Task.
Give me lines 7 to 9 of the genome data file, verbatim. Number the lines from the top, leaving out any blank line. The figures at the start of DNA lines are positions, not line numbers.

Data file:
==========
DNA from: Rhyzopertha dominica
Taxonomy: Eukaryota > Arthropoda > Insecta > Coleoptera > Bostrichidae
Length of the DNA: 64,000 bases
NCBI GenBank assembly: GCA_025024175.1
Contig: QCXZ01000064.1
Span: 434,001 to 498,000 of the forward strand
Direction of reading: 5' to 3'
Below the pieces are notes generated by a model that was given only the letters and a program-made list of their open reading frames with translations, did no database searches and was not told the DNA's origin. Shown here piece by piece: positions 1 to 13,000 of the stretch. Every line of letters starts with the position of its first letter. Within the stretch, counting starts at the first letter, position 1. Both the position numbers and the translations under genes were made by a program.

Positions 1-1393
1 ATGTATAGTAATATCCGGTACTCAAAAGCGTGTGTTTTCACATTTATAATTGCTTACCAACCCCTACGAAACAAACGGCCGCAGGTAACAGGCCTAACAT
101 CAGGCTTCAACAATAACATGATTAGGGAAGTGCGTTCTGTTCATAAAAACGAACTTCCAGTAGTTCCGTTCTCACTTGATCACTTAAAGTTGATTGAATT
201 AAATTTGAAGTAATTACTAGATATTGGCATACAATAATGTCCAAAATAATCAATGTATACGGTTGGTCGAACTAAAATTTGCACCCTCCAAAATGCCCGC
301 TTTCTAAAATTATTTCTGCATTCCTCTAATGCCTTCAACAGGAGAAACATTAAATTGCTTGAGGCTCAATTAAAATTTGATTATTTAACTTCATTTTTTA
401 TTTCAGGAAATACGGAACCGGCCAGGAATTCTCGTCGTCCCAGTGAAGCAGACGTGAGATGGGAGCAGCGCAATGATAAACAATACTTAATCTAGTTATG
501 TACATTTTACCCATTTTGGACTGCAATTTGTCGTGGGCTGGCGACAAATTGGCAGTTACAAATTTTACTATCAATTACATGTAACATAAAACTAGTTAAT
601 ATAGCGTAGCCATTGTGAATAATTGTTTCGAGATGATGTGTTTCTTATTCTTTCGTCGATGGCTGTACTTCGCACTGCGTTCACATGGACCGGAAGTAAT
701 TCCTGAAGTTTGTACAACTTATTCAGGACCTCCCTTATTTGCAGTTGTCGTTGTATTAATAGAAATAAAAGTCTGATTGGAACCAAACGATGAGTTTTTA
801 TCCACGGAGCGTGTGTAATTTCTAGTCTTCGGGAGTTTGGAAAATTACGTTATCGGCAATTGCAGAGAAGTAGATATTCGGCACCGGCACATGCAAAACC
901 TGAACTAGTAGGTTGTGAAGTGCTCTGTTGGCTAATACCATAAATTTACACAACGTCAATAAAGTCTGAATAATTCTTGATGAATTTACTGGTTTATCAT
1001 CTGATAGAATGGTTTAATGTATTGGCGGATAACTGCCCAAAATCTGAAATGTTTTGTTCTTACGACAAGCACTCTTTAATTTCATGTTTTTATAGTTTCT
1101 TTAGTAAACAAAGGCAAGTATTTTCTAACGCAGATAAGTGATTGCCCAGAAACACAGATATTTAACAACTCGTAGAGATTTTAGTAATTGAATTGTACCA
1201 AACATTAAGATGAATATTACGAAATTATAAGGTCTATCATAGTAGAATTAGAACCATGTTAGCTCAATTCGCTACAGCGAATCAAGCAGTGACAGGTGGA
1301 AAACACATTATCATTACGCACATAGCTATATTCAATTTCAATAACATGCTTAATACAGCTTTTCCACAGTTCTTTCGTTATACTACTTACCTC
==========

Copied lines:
Direction of reading: 5' to 3'
Below the pieces are notes generated by a model that was given only the letters and a program-made list of their open reading frames with translations, did no database searches and was not told the DNA's origin. Shown here piece by piece: positions 1 to 13,000 of the stretch. Every line of letters starts with the position of its first letter. Within the stretch, counting starts at the first letter, position 1. Both the position numbers and the translations under genes were made by a program.

Positions 1-1393